Particulate matter (PM) comprises solid and liquid particles in the air. PM2.5 particles have a diameter less than 2.5 micrometres. They can be inhaled and deposited deep in the lungs where air-gas exchange occurs.
Short- and long-term exposure to PM2.5, even at low levels, is linked to respiratory and cardiovascular disease, and increased risk of premature death, especially in vulnerable people (the young, the elderly, and people with respiratory illness). Emerging evidence points to possible links with cognitive function, neuro-development, and diabetes.
In New Zealand, most PM2.5 in the air results from combustion (for example, burning wood for home heating), and to a lesser extent, from reactions in the atmosphere (secondary PM), and from naturally occurring sea salt.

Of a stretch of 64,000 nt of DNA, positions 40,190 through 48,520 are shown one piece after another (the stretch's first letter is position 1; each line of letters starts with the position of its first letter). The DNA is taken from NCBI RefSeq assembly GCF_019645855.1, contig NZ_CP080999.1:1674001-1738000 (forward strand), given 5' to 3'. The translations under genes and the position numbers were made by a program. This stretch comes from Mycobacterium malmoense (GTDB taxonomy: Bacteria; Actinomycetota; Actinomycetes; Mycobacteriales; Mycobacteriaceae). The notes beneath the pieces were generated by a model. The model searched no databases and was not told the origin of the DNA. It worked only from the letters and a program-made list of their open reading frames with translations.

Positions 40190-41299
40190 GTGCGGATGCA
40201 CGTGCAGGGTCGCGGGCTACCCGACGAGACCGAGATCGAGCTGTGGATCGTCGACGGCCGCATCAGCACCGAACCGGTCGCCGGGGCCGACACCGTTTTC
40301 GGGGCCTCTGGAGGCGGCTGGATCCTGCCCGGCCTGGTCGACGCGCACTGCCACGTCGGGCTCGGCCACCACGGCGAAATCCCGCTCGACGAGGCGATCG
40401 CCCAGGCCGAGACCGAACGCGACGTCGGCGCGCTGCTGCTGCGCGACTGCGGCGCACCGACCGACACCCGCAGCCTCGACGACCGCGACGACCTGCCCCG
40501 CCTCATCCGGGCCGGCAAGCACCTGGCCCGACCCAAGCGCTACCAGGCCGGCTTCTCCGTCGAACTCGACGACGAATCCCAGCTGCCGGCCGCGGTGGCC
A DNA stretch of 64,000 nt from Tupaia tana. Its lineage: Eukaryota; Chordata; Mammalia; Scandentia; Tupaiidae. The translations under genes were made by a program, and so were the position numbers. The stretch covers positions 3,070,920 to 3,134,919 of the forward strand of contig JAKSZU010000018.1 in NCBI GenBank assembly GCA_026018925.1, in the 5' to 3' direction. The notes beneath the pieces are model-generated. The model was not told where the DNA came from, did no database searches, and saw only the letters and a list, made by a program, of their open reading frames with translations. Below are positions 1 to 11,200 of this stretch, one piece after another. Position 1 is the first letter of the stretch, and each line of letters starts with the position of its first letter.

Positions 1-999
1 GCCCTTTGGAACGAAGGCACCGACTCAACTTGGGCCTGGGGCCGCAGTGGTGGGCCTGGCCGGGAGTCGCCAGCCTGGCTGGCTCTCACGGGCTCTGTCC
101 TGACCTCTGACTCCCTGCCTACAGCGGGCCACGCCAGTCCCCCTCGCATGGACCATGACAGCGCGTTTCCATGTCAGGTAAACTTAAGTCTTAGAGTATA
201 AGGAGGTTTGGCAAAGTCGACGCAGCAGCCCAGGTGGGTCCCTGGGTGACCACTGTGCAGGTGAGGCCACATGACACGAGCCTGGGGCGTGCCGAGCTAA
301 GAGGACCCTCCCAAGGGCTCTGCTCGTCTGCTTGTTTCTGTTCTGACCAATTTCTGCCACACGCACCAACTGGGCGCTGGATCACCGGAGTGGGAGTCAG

This dataset reports on the seasonal trends assessed for the period 2011-2020.
More information on this dataset and how it relates to our environmental reporting indicators and topics can be found in the attached data quality pdf.
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|Category||Environmental Reporting > Air > PM 2.5|
|Tags||Environmental reporting series: Our Air 2021|
|Columns||field_1, site, pollutant, period_start, period_end, trend_type, season, p, intercept, slope, lower, upper, likelihood, significance, airshed, lat, long|
|Services||Web Feature Service (WFS), Catalog Service (CS-W), data.govt.nz Atom Feed|
|Added||13 Oct 2021|
|Revisions||1 - Browse all revisions|
|Current revision||Imported on Oct. 10, 2021 from CSV .|